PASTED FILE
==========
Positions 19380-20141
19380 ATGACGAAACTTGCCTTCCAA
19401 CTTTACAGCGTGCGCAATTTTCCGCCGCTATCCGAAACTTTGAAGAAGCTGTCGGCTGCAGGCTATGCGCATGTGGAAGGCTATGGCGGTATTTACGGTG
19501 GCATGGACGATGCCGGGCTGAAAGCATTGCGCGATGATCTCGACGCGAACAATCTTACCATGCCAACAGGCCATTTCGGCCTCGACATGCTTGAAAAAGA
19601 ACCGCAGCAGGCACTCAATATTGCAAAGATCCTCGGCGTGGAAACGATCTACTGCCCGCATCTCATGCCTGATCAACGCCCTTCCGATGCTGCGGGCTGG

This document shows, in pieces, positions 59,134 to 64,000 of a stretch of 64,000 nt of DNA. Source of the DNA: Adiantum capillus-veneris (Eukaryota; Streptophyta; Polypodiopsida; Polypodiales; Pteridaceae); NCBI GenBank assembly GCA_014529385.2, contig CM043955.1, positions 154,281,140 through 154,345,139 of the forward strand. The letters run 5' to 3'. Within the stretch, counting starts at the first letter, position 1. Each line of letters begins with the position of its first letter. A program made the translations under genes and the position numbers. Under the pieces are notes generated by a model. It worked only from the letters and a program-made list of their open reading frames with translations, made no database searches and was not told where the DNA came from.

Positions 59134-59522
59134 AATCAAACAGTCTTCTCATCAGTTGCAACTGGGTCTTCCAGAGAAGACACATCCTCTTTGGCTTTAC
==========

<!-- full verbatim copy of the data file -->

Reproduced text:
Positions 19380-20141
19380 ATGACGAAACTTGCCTTCCAA
19401 CTTTACAGCGTGCGCAATTTTCCGCCGCTATCCGAAACTTTGAAGAAGCTGTCGGCTGCAGGCTATGCGCATGTGGAAGGCTATGGCGGTATTTACGGTG
19501 GCATGGACGATGCCGGGCTGAAAGCATTGCGCGATGATCTCGACGCGAACAATCTTACCATGCCAACAGGCCATTTCGGCCTCGACATGCTTGAAAAAGA
19601 ACCGCAGCAGGCACTCAATATTGCAAAGATCCTCGGCGTGGAAACGATCTACTGCCCGCATCTCATGCCTGATCAACGCCCTTCCGATGCTGCGGGCTGG

This document shows, in pieces, positions 59,134 to 64,000 of a stretch of 64,000 nt of DNA. Source of the DNA: Adiantum capillus-veneris (Eukaryota; Streptophyta; Polypodiopsida; Polypodiales; Pteridaceae); NCBI GenBank assembly GCA_014529385.2, contig CM043955.1, positions 154,281,140 through 154,345,139 of the forward strand. The letters run 5' to 3'. Within the stretch, counting starts at the first letter, position 1. Each line of letters begins with the position of its first letter. A program made the translations under genes and the position numbers. Under the pieces are notes generated by a model. It worked only from the letters and a program-made list of their open reading frames with translations, made no database searches and was not told where the DNA came from.

Positions 59134-59522
59134 AATCAAACAGTCTTCTCATCAGTTGCAACTGGGTCTTCCAGAGAAGACACATCCTCTTTGGCTTTAC